Funding shortages may prevent adequate responseNIAMEY, May 12 2006 - Several reports reveal that the number of malnourished children arriving at UNICEF-supported nutritional rehabilitation centres is increasing. Between 1 January and 4 May 2006, 64,593 malnourished children have been admitted in the nutritional rehabilitation programmes, of which 53,931 were suffering from moderate acute malnutrition and 10,662 from severe acute malnutrition.
“The situation requires not only the extreme vigilance and the continuous mobilization of all partners in the field but the firm commitment of the donor community, so that we can prevent the deterioration of the situation,” says UNICEF Representative in Niger Aboudou Karimou Adjibade. “To respond to the nutrition crisis that the children of Niger are facing, a sustainable effort is needed.”
There is an 85 per cent shortfall in the emergency appeal launched by the United Nations for the Sahel region at the end of March and UNICEF is still seeking US$2.9 million to provide much-needed assistance to the children of Niger.
While the 2005 harvest brought a short respite to the most vulnerable families, they are still trying to pay off heavy debts incurred last year to cope with food shortages. On the onset of the lean season between May and September, family food stocks are at their lowest. A joint Government of Niger/WFP/FAO/FEWS Net assessment concluded last November that more than 1.8 million people, including 380,000 children under five, will face food insecurity during 2006.
Niger is facing a structural nutritional crisis with acute malnutrition rates above emergency thresholds in many parts of the country. A nutritional survey conducted by UNICEF, the US Centre for Disease Control and the Government of Niger in September 2005 confirmed that 15.3 per cent of children under five years of age suffer from acute malnutrition and that one out of two children suffer from chronic malnutrition.
To address the situation, UNICEF supports the Government of Niger and more than 20 national and international NGOs in operating nutritional rehabilitation programmes to treat malnourished children. Since January 2006, UNICEF has:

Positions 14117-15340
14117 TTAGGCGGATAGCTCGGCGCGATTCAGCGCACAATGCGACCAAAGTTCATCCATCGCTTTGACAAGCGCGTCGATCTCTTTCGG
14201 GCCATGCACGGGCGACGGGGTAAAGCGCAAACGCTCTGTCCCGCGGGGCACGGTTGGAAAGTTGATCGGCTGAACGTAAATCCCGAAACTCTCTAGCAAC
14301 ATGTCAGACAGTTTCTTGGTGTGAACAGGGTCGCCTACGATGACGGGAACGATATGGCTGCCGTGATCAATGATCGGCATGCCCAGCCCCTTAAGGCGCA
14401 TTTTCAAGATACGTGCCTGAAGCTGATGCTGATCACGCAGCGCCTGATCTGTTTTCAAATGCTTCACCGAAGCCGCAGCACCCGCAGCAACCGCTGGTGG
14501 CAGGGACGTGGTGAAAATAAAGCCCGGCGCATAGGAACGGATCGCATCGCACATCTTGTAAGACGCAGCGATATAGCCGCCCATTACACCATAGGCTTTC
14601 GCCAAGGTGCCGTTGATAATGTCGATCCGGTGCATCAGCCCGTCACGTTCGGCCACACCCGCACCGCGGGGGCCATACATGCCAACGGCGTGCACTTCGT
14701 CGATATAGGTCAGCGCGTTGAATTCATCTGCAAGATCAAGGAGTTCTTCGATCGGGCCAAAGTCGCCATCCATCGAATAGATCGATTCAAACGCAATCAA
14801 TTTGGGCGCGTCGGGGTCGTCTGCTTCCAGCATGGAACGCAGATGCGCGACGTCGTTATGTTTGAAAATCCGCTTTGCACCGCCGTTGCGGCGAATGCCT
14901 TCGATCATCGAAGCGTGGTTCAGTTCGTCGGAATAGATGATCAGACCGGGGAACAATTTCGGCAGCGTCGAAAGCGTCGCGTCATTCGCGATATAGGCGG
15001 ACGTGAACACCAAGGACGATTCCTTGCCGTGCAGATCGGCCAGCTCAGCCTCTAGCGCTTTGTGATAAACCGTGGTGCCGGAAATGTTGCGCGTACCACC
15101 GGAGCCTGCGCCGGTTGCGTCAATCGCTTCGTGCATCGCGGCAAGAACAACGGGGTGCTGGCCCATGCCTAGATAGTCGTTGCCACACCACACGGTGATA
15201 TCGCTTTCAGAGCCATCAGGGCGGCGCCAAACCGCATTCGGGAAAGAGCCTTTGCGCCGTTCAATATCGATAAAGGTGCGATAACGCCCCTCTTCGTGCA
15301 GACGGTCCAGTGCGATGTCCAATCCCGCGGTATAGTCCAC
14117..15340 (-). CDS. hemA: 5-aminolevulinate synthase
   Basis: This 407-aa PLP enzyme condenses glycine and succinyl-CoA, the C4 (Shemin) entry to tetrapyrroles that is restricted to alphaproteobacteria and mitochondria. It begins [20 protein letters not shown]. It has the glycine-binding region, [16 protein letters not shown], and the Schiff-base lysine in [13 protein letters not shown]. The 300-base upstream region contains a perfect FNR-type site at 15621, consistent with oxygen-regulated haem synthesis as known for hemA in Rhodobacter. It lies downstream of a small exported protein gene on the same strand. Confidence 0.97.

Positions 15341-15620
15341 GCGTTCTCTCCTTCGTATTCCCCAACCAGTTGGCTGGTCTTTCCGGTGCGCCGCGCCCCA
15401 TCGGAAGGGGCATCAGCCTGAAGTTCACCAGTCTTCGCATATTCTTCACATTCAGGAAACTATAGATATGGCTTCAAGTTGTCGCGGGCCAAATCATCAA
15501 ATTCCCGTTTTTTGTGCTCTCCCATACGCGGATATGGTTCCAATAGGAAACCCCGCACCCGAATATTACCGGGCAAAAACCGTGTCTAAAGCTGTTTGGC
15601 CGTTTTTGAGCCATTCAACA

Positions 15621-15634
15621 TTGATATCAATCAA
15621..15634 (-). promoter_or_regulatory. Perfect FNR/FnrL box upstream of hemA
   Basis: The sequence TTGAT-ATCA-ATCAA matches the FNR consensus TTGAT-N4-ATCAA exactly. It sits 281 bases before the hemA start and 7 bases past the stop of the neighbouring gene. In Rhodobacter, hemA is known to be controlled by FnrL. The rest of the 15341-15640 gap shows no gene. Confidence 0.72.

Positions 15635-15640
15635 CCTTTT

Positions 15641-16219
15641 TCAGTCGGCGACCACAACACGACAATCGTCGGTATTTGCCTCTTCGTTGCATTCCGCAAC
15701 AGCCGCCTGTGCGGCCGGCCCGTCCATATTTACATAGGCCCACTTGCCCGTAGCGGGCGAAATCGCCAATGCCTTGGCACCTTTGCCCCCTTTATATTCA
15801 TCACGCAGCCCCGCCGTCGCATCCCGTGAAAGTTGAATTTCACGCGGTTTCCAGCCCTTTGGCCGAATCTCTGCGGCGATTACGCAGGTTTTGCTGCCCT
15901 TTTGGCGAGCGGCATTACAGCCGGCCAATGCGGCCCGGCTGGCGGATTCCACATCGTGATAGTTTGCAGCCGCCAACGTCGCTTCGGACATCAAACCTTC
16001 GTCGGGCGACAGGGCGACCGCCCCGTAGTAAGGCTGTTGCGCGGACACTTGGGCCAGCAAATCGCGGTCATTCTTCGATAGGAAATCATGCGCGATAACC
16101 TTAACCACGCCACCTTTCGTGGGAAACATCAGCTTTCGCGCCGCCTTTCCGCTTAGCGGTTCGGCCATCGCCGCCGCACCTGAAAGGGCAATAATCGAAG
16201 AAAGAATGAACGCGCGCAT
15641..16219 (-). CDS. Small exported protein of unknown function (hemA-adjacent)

• Distributed 895 tons of UNIMIX, six tons of therapeutic milk and 104 tons of Plumpy’nut to almost 58,231 malnourished children in more than 800 nutritional rehabilitation centres and screening sites;
• Provided training to more than 130 health agents in nutritional rehabilitation and 265 community-based teams are being supported in villages to screen children, advise feeding practices and refer malnourished children to therapeutic centres;
• Trained early warning system committees and provided equipment and technical assistance to improve the collection and analysis of nutritional data allowing malnutrition to become a central element of the national early warning system.
UNICEF is also protecting the health of mothers and young children by providing vitamin A and micronutrient supplementation. UNICEF and its partners expect to treat 500,000 malnourished children under the age of five during 2006. In addition, 240,000 children under three years of age will receive supplementary feeding in cooperation with WFP and NGO partners during the lean season.
For 60 years UNICEF has been the world’s leader for children, working on the ground in 155 countries and territories to help children survive and thrive, from early childhood through adolescence. The world’s largest provider of vaccines for developing countries, UNICEF supports child health and nutrition, good water and sanitation, quality basic education for all boys and girls, and the protection of children from violence, exploitation, and AIDS. UNICEF is funded entirely by the voluntary contributions of individuals, businesses, foundations and governments.
For further information, please contact:
Natalie Fol, UNICEF Niger Tel:+ 227 72 2840/41 ext.406, Email: firstname.lastname@example.org
Gaëlle Bausson, UNICEF Niger Tel:+ 227 72 2840/41 ext.438, Email: email@example.com